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Here we offer a selection of our favourite books on military history. Some are the books we have used as sources for this site, some are good introductions to their subjects and others are interesting oddities.

We also have a selection of 1,497 longer book reviews.

All links on this site go straight to the relevant Amazon web site (currently we link to the UK, US and Canadian sites), where you can place orders for any of the books listed here.

Recent Reviews

Click for full list of recent reviews

The Queen's American Rangers, Donald J. Gara. A history of the unit first raised by Robert Rogers early in the American War of Independence, but that was soon taken from him, and that eventually gained an impressive reputation, become one of only four Loyalist units to be incorporated into the British Army. During that time they took part in a wide range of activities, fighting at some of the major battles of the war (including Yorktown), as well as acting as light infantry and taking part in many of the small scale raids (Read Full Review)
Wellington's Brigade Commanders - Peninsula and Waterloo, Ron McGuigan and Robert Burnham. A very useful reference work giving four or five page biographies of the surprisingly large group of men who commanded brigades in Wellington’s armies in the Peninsula or during the Waterloo campaign, covering just over sixty men. Covers a wide range of careers, from men who commanded a brigade for less than a month to those who served under Wellington for most of the Peninsula Campaign and at Waterloo, such as Denis Pack.(Read Full Review)
Medieval Warfare Vol VII, Issue 5: Chaos and  Civil War in Flanders - the death of Charles  the GoodMedieval Warfare Vol VII, Issue 5: Chaos and Civil War in Flanders - the death of Charles the Good. Focuses on the civil war that followed the assassination of Charles the Good in 1127, mainly as seen by the contemporary chronicler Galbert of Bruges, who was actually caught up in the events he described, and provides us with one of the more involving and detailed accounts of a medieval conflict. [read full review]
Medieval Warfare Vol VII, Issue 1: Invasion of the Vikings - Warriors, sailors and heroesMedieval Warfare Vol VII, Issue 1: Invasion of the Vikings - Warriors, sailors and heroes. Looks at a number of less familiar topics, from the Viking invasions of France and Spain to the possible role of woman as warriors, as well as examining the theories for why the Vikings began to raid. Away from the theme includes an interesting eyewitness account of medieval Korea, the use of mining at the siege of Edessa and the appearance of armies of the dead in Medieval literature. [read full review]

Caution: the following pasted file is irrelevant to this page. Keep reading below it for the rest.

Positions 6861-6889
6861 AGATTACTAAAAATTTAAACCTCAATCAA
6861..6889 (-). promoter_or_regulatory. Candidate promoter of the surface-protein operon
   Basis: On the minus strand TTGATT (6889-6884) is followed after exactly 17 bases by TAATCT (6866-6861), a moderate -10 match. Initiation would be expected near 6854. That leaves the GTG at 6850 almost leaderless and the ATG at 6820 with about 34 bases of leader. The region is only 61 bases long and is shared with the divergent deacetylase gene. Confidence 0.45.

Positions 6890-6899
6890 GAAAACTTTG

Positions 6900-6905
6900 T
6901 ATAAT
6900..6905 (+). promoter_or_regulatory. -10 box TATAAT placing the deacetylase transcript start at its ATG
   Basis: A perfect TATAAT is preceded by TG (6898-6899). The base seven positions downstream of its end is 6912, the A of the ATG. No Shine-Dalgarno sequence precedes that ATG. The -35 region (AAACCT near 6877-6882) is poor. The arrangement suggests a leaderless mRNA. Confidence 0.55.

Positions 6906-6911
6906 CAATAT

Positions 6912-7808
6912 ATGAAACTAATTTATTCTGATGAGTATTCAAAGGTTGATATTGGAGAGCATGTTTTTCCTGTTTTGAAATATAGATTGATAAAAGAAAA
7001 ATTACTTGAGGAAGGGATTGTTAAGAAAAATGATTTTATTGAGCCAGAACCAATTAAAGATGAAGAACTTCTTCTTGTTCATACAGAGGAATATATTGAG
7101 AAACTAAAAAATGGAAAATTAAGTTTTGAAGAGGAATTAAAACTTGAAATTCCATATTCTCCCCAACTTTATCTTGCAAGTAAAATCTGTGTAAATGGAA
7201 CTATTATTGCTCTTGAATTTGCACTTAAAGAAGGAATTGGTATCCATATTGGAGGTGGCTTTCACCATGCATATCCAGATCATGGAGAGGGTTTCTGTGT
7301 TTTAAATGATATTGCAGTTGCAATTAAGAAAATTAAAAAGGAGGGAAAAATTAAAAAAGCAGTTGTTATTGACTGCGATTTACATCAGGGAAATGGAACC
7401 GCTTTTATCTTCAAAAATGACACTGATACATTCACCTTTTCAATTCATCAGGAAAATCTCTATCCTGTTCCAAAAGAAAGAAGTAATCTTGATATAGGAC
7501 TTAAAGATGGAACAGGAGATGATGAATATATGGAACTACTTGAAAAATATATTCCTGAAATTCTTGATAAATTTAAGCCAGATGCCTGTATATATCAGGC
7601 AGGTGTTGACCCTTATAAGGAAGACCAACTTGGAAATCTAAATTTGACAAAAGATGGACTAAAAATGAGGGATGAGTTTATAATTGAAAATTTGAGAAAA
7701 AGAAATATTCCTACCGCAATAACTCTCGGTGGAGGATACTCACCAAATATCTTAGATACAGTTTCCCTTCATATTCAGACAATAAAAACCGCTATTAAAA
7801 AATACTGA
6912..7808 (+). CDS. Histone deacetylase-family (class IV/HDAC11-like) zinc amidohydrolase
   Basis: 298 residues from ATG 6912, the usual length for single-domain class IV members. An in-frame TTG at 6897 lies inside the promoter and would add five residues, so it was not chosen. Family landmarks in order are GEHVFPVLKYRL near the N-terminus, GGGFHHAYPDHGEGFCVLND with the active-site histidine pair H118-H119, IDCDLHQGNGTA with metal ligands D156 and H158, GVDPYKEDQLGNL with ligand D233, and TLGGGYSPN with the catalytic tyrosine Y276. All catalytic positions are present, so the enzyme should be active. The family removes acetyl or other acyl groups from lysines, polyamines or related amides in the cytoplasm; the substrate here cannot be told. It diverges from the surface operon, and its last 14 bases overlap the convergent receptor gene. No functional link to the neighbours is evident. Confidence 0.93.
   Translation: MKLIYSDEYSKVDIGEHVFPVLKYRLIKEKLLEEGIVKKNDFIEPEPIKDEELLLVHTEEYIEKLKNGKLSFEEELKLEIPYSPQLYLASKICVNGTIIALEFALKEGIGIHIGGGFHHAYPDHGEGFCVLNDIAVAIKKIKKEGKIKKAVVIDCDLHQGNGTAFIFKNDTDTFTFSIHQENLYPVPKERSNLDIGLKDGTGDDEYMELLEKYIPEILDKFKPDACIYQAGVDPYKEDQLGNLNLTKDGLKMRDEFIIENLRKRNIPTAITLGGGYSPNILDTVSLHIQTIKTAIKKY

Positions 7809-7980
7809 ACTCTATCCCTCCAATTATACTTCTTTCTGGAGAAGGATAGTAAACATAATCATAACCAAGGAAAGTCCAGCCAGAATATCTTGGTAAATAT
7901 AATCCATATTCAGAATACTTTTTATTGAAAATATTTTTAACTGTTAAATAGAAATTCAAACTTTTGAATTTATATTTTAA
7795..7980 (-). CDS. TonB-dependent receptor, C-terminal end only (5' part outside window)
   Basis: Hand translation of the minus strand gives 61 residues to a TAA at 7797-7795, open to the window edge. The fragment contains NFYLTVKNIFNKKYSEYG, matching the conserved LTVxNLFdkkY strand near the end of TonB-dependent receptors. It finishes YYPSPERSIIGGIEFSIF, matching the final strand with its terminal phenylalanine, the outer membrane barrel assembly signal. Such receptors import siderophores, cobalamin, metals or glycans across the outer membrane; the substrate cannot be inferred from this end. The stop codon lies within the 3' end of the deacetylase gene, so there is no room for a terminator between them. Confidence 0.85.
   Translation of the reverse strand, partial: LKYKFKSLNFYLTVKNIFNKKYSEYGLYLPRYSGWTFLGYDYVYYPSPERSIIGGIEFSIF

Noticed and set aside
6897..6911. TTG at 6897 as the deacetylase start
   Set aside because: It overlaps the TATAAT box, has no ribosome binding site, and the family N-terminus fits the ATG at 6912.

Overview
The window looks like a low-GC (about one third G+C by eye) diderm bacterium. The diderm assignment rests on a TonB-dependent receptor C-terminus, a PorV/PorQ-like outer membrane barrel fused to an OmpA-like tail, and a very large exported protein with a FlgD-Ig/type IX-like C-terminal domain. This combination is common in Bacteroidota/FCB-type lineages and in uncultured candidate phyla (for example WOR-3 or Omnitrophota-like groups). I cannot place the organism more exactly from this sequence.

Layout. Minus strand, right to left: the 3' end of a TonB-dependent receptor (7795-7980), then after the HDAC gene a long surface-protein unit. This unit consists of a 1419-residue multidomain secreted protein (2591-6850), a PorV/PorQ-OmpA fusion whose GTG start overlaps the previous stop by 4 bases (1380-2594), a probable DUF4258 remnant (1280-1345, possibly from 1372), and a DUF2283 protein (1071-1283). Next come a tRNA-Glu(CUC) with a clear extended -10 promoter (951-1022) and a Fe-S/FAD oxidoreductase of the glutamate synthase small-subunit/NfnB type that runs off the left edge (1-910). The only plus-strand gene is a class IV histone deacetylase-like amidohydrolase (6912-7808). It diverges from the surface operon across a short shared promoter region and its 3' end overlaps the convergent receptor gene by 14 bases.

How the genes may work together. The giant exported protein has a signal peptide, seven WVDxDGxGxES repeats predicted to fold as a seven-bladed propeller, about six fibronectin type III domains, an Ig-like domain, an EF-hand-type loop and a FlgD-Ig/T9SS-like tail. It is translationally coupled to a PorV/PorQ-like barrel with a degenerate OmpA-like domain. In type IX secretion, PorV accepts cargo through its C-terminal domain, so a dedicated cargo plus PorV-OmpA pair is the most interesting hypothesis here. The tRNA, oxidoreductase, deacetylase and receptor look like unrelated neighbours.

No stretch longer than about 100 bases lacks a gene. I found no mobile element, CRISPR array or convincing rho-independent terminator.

Medieval Warfare Vol VII, Issue 3: Jousts and TournamentsMedieval Warfare Vol VII, Issue 3: Jousts and Tournaments. Entirely focuses on the medieval tournament, covering a wide timespan from the First Crusade to the end of the Middle Ages, where the formal tournament made something of a comeback. Includes a look at some most unusual contests, such as the Ghent Crossbow Tournament, the wide appeal of the tournament and the way in which it evolved over time. [read full review]
Medieval Warfare Vol VII, Issue 4: The Battle of Hattin - Fighting for the Holy LandMedieval Warfare Vol VII, Issue 4: The Battle of Hattin - Fighting for the Holy Land. Focuses on the career of Saladin, looking at his place in the Middle East, his greatest successes and the less successful aftermath of the fall of Jerusalem. Also looks at the place of the Crusader Kingdoms in the Middle East, which was more complex than is normally acknowledged, and away from the theme covers the battle of Sandwich and the Teutonic Knights. [read full review]
From Marne to Verdun - The War Diary of Captain Charles Delvert, 101st Infantry 1914-1916, Charles Delvert. The compelling war diaries of a French officer who found in some of the costliest battles of the first half of the First World War, including the battle of the Frontiers, the Marne, the Race to the Sea and most famously at Verdun. Gives us both an insight into life in the French army during the first part of the war, and into some of the costliest battles of the conflict. Mainly light-hearted in tone, the dark moments thus stand out far more (Read Full Review)
Gunfire! British Artillery in World War II, Stig H. Moberg. A very detailed examination of how British artillery operated during the Second World War, focusing on how the guns were actually used, looking at the ballistics of the artillery, how individual guns were aimed and how batteries were combined and controlled to produce the flexible, devastating firepower that made the Royal Artillery the most effective part of the British army during the Second World War, and a genuine battle winning weapon (Read Full Review)
Byzantine Naval Forces 1261-1461 - The Roman Empire's Last Marines, Raffaele D'Amato. Looks at the last naval forces of the Roman Empire, existing for two centuries between the Greek re-conquest of Byzantium and the fall of the city to the Ottomans. Supported by a wide range of colourful examples of Byzantine paintings and manuscript illustrations that give us a really vivid picture of this final period of Roman naval power (Read Full Review)

 


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